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Sacrelegion

what is/are the active chemicals in Leonotis nepetifolia ?

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Leonotis nepetifolia, or lions ear. i tried a google and erowid already, proving elusive. I like to know what im doing to my brain, and what the toxic /buildup effects are. i read on erowid it can be addictive, as addictive as tobacco, but i find that hard to belive

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there is a good chance that nepetifolia is pretty similar in pharmacology to L.leonurus simply due to the similarity in effect. But analyses have not been done. Have a look at the species pages for the info.

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the active compund is : leonurine.

from my expeirence dont worry too much - it does almost nothing,small effects..

anyway to me :)

good luck and try nepetifolia (better)

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Tomer, how do you know it is leonurine?

I have spent at least 3 hours trying to find the active constituent of this plant and did not come up with anything that was not based on misidentification or crappy research. Most ethnobot websites simply copy off each other and in this case the mistake may have actually originated with me because on the old site I had mistakenly assigned this compound to both species. I am pretty certain that there is no analysis of L.nepetifolia.

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where?

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what I wrote here first was crap due to wrong spelling. so I've done another search and got some good results. The active constituents are numerous, but do not appear to include leonurine. I will write this up for the site asap.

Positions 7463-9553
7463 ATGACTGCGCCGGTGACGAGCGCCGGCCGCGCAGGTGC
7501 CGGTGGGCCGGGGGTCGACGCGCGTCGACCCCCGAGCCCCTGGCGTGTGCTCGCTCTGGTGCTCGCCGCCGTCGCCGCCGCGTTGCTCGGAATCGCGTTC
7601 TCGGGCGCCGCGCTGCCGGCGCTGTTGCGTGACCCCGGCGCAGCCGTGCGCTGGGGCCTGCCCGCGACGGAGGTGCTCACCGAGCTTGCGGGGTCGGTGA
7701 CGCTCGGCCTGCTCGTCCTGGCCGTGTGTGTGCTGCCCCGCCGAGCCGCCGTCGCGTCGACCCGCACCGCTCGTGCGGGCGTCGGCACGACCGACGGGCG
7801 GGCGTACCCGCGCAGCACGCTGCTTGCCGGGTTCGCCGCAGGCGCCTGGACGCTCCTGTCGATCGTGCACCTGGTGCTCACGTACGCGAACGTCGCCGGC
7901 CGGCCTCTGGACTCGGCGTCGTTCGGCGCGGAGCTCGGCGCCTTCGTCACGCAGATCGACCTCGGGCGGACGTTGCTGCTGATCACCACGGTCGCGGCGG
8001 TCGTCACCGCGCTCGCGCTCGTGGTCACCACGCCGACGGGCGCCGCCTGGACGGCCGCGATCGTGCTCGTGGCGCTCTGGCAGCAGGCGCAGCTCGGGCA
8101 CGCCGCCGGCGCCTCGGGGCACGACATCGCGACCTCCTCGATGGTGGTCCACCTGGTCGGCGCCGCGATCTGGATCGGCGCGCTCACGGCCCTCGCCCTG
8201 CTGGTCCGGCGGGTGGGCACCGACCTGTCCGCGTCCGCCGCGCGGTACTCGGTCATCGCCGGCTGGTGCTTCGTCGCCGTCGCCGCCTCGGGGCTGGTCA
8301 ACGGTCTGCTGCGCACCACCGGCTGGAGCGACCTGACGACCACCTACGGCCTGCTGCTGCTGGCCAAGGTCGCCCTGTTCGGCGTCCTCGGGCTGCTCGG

thanks Theo!

[ 12. June 2005, 05:45: Message edited by: Torsten ]

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How does one get to the species pages often referenced? I've searched both the store and the forums pages for a link and been unable to find them

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in the store, every genus that has a pic in the listing will also have a good description with pics etc when you click on it. If you go to Leonotis you will see an example. some genera don't have them yet cos I haven't done them yet.

The other place where a lot of info is accumulating is the wiki.

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Leonotis nepetifolia,............ I have this plant growing as a weed in my garden.

what is the latest info on this plant?

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http://www.iamshaman.com/dagga/diterpenoids.htm I answerd my own question.

Structural Studies on Three Plant Diterpenoids from Leonotis nepetaefolia

This paper describes the interesting structural studies on three new diterpenoids (plant products), namely, hydroxy-dialactone nepetaefolinol (9,13-epoxy-6b-hydroxy-8a-labdane-16,15 :19,20-diolactone), dehydrated nepetaefolinol (9,13-epoxylabd-5-ene-16,15:19,20-diolactone) and isomeric

tetrol (15,16-epoxy-labda-13(16),14-diene-6b,9,17,19-tetrol: which is the reduction product of new diterpenoid leonotinin) isolated from Indian herbal plant Leonotis nepetaefolia (collected in the flowering season from Guindy area, Madras), and are found to be the major compounds in their

extractions, so they are expected to possess the interesting pharmacological properties. In all three structures, the fused ring systems adopt distorted chair-chair, distorted chair and intermediate between 1,2-diplanar and half-chair and chair-chair conformations. In compounds 1 and 2, the twisted form of lactone rings are orthogonal to each other and make dihedral angle of 88.4(1) and 87.5(2)° with each other. The primary interaction between the molecules is van der Waal’s in nature.